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The History Of The Assiniboine And Sioux Tribes Of The Fort Peck Indian Reservation, Montana, 1800-2000

David Miller, Dennis Smith, Joseph Mcgeshick, James Shanley And Caleb Shields

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ISBN 10: 0975919652 / ISBN 13: 9780975919651
Published by Fort Peck Community College, 2008
Condition: Very Good Soft cover
From Crotchety Rancher's Books (Dalton Gardens, ID, U.S.A.)

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About this Item

Light Shelf Wear On The Cover, Bit Rub Marks And Minor Creasing At The Corners Of This Very Large Historic Book, Bump On Top Of The Spine "The Book That Follows Details The Survival Of The Groups Of People That Became The Fort Peck Tribes. It Is A Remarkable Story That Speaks To A Resilience Of Human Spirit And A Tenacious Desire To Retain An Ancient, Honorable Identity." Contains A Number Of Historical Black And White Photos Of The Fort Peck People. Bookseller Inventory # 004523

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Bibliographic Details

Title: The History Of The Assiniboine And Sioux ...

Publisher: Fort Peck Community College

Publication Date: 2008

Binding: Paperback

Book Condition:Very Good

Dust Jacket Condition: No Jacket

About this title


The first comprehensive history of the Fort Peck Indian Reservation, commissioned by the tribes themselves, The History of the Fort Peck Assiniboine and Sioux Tribes, 1800–2000 is an authoritative scholarly exploration of the struggles and triumphs of the Native Americans who were relegated by the federal government to a small portion of northeast Montana in the late 1880s. Written by five scholars of Native American studies, many of whom are native themselves, the narrative tracks the tribes from pre-contact with whites through the brutal early reservation period, two world wars, the turbulent 1960s, and into the twenty-first century. Drawn mostly from primary sources, including federal archives and private materials, The History of the Fort Peck Assiniboine and Sioux Tribes, 1800–2000 is a benchmark in the publication of tribal histories with a native point of view.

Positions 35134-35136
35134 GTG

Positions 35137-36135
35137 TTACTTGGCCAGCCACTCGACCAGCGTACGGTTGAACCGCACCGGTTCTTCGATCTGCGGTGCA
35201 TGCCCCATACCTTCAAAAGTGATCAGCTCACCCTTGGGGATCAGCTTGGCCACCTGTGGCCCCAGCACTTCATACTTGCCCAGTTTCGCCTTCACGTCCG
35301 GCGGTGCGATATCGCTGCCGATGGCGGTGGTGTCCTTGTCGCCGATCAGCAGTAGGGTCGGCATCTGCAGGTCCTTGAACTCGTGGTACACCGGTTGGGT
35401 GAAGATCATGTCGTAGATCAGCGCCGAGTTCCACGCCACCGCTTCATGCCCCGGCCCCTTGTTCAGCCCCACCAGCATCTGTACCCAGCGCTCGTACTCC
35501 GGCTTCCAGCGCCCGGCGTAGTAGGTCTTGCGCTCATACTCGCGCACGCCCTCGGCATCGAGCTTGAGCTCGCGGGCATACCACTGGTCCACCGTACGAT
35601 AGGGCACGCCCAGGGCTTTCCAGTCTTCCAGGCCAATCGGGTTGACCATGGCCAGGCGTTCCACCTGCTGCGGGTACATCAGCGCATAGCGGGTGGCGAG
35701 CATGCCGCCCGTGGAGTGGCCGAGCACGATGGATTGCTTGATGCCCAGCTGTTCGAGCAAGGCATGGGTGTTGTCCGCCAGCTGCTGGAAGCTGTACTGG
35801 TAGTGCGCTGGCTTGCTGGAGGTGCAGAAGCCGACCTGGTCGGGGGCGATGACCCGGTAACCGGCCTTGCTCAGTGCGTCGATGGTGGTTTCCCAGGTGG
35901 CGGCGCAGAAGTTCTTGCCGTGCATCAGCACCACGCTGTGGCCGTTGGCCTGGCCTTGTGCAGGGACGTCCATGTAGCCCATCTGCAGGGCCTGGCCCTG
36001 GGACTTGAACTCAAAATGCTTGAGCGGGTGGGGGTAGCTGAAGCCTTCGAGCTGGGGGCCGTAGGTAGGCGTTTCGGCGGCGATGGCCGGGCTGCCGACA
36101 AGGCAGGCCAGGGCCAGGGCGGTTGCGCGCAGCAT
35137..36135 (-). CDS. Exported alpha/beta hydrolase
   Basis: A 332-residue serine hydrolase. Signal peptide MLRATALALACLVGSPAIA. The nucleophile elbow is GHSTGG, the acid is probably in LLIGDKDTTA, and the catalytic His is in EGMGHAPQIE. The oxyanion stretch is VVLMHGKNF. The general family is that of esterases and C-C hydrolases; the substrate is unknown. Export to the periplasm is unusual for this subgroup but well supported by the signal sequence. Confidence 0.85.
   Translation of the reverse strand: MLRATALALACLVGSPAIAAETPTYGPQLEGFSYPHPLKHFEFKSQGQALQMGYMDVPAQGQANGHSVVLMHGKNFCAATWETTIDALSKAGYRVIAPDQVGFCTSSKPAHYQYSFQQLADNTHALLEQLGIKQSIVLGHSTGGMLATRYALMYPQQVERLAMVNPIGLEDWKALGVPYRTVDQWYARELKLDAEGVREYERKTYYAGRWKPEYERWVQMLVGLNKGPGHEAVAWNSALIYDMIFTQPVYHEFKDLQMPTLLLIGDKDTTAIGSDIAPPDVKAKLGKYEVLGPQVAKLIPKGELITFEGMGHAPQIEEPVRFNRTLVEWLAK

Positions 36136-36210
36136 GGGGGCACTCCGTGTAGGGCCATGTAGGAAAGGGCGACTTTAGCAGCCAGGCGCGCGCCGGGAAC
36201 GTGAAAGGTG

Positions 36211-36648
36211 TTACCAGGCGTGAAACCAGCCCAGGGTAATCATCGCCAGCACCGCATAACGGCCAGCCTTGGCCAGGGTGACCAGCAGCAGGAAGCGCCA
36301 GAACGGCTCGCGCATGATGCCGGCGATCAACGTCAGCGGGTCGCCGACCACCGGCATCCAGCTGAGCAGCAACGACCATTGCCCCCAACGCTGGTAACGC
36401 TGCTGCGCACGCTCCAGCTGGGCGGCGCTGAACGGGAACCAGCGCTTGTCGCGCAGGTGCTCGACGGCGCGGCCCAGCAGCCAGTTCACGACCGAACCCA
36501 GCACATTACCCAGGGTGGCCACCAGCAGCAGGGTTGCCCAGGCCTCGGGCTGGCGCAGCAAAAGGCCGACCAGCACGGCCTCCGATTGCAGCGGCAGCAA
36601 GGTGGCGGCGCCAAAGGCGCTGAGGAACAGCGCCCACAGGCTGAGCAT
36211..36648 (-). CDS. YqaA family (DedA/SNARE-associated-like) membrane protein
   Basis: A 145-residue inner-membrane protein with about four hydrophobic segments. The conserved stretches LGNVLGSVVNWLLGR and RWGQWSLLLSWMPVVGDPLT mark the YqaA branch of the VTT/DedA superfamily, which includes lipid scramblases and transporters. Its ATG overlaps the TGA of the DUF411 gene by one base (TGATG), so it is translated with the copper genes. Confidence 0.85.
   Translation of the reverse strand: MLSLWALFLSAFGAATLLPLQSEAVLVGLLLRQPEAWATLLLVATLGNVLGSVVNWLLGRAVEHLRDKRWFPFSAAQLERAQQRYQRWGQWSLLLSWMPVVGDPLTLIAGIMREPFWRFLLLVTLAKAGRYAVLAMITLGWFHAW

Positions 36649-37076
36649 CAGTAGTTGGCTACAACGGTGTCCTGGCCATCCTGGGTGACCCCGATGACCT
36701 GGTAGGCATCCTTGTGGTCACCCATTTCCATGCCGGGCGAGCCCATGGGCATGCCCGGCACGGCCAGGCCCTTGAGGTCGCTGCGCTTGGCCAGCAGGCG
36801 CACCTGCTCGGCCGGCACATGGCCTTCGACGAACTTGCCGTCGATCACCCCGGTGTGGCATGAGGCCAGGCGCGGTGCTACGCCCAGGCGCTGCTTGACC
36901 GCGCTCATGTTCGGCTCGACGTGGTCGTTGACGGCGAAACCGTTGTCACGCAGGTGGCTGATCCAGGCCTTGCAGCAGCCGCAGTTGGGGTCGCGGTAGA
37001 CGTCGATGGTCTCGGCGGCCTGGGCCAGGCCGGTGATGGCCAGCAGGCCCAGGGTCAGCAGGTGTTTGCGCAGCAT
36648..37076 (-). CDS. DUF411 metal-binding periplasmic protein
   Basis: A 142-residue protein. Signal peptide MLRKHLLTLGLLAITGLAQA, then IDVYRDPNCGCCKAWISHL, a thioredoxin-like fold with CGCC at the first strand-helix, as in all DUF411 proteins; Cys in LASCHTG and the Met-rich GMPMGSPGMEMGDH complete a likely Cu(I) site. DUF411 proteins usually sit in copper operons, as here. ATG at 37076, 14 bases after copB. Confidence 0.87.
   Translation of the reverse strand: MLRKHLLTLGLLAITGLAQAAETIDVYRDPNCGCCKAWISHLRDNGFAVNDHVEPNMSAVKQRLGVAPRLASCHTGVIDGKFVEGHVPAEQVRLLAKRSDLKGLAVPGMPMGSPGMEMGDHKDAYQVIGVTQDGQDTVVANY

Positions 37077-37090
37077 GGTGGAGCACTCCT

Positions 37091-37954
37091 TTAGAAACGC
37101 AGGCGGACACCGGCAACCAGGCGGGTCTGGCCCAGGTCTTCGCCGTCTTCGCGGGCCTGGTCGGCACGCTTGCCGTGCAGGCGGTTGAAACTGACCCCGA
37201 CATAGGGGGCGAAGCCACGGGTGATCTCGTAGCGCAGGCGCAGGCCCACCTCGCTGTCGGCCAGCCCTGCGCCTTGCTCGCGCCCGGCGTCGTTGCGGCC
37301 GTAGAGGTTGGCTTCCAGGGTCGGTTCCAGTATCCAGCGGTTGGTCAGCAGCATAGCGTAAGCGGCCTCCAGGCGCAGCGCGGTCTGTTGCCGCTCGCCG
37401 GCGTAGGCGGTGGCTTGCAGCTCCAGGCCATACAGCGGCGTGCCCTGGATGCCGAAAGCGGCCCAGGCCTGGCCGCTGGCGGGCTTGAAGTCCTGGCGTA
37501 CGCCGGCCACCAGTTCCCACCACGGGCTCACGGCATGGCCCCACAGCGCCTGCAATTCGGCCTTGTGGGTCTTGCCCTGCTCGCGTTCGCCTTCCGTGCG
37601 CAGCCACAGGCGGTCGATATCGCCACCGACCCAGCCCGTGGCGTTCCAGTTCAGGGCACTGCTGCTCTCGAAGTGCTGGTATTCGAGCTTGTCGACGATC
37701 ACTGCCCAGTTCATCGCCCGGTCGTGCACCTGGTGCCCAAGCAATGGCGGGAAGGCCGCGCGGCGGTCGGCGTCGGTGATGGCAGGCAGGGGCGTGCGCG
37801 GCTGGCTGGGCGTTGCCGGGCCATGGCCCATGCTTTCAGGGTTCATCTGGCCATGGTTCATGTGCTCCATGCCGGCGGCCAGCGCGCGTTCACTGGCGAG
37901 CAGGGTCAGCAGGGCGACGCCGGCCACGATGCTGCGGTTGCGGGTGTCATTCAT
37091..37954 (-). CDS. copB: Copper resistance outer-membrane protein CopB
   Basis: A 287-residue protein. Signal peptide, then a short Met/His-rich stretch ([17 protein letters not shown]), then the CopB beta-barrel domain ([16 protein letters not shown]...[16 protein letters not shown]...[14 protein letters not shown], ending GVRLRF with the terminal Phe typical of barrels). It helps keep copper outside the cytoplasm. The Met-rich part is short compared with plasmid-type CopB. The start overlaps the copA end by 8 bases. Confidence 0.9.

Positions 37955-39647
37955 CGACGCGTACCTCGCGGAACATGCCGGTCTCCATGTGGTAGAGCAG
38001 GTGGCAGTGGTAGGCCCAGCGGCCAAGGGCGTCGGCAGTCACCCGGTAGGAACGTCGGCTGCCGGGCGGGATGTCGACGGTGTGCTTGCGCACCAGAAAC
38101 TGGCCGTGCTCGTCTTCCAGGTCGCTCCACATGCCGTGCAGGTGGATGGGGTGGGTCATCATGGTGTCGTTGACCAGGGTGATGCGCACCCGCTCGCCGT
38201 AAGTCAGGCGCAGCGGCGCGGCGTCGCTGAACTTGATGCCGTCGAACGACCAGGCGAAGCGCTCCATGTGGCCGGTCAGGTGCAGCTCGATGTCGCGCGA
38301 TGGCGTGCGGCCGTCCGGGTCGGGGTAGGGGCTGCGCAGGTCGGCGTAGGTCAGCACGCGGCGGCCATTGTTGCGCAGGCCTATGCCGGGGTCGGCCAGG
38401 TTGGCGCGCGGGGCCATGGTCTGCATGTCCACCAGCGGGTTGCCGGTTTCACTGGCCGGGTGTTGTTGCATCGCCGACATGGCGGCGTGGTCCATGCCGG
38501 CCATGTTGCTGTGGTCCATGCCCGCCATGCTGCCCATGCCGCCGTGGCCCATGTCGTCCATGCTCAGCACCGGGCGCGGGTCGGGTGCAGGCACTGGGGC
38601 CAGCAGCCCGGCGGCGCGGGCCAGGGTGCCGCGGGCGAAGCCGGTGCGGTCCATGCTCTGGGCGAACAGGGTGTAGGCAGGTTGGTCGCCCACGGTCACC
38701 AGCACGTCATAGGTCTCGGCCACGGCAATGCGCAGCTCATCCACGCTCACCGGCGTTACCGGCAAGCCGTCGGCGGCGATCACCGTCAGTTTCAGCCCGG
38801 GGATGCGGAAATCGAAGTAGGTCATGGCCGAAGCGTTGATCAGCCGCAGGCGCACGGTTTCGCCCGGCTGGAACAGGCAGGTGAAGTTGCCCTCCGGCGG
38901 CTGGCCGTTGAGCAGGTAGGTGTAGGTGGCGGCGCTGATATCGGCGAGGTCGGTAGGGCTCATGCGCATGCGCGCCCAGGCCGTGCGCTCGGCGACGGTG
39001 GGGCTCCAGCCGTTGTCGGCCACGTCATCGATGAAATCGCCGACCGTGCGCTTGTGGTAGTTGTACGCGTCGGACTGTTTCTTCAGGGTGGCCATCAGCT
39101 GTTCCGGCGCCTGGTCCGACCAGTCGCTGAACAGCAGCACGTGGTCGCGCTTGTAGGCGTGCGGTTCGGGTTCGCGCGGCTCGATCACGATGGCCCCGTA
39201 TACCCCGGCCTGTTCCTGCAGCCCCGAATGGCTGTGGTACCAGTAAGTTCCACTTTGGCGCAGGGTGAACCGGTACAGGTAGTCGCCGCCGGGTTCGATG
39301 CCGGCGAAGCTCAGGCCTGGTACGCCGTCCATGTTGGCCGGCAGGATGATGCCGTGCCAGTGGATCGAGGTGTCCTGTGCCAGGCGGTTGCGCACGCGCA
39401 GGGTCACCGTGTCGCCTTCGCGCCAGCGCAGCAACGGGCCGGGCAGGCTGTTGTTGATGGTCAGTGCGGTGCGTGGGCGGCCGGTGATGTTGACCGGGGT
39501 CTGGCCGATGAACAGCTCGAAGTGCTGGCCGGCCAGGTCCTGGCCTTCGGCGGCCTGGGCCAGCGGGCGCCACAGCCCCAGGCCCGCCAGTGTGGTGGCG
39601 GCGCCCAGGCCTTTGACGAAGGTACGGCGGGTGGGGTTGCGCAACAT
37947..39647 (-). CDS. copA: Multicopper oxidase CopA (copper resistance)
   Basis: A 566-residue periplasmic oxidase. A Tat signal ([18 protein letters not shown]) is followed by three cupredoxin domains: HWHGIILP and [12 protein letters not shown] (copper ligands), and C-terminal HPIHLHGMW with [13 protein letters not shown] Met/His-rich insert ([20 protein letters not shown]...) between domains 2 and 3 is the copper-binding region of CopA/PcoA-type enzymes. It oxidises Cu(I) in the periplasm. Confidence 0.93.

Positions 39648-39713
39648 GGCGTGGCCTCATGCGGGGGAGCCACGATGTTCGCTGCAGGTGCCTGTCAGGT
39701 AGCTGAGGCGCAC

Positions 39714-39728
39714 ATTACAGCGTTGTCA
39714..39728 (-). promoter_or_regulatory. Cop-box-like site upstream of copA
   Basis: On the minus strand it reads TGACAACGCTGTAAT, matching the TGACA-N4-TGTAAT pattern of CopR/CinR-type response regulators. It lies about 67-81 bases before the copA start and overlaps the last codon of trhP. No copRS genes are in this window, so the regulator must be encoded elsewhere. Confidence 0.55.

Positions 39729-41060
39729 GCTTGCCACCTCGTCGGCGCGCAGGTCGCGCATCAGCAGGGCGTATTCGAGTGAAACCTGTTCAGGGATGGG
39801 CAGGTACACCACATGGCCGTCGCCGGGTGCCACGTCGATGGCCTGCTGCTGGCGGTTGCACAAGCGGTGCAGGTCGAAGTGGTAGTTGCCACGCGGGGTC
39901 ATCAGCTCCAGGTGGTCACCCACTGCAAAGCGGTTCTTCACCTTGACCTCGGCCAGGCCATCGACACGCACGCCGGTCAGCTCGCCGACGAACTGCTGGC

Co-published with the Fort Peck Tribes.

About the Author:

Joseph R. McGeshick, Ph.D., is a poet, novelist, and educator of Chippewa/Sioux/Assiniboine ancestry. He has taught American Indian Studies and history at the high school, community college, and university levels and published his poems, short stories, and non-fiction in many magazines and journals. His first collection of poems, The Indian in the Liquor Cabinet and Other Poems, was published in 2006. His latest book, a collection of short stories titled Never Get Mad at Your Sweetgrass, was published in 2007. He is currently finishing a novel, Sister Girl.


David Reed Miller, Ph.D., is Associate Professor of Indigenous Studies at First Nations University of Canada, a federated college of the University of Regina, Regina, Saskatchewan. A longtime student of the transborder region, Miller is currently writing a monograph about Little Bear and his Cree followers who arrived in Montana Territory after the 1885 Northwest Rebellion, and were deported en masse in 1896.


James Shanley, Ed.D., has been president of Fort Peck Community College for the past twenty-four years. He has a long and distinguished history of advancing American Indian concerns. A veteran of the Vietnam War, Shanley earned a Bachelor of Science degree in Education from Eastern Montana College; a Master of Arts in Education from Arizona State University; and a Doctorate in Educational Administration from the University of North Dakota.


Caleb Shields has had a long and active life in tribal affairs at both the local and national level. He was first elected to the Fort Peck Tribal Executive Board in 1975 and served twenty-four consecutive years before retiring from politics in late 1999. He served as tribal chairman for his last three terms. Shields is an enrolled Sioux of the Fort Peck Tribes and is the grandson of the last chief of the Fort Kipp Community, Chief Andrew Red Boy Shields.


Dennis John Smith, Ph.D., has worked in Native American education since serving as Dean of Instruction at Fort Peck Community College from 1983 to 1985. Since 2002, he has been Assistant Professor of History and Native American Studies Program at the University of Nebraska at Omaha. Smith’s studies and research have similarly focused on Native Americans, especially the history of the Fort Peck Reservation. His revised dissertation, Fort Peck Assiniboines and Sioux: Struggles of the Fort Peck Agency to 1888, is presently being reviewed for publication by Texas Tech University Press. He is an enrolled Assiniboine on the Fort Peck Reservation, a member of the Hudeshabe (Red Bottom) Band, and a descendent of Chief Red Dog.

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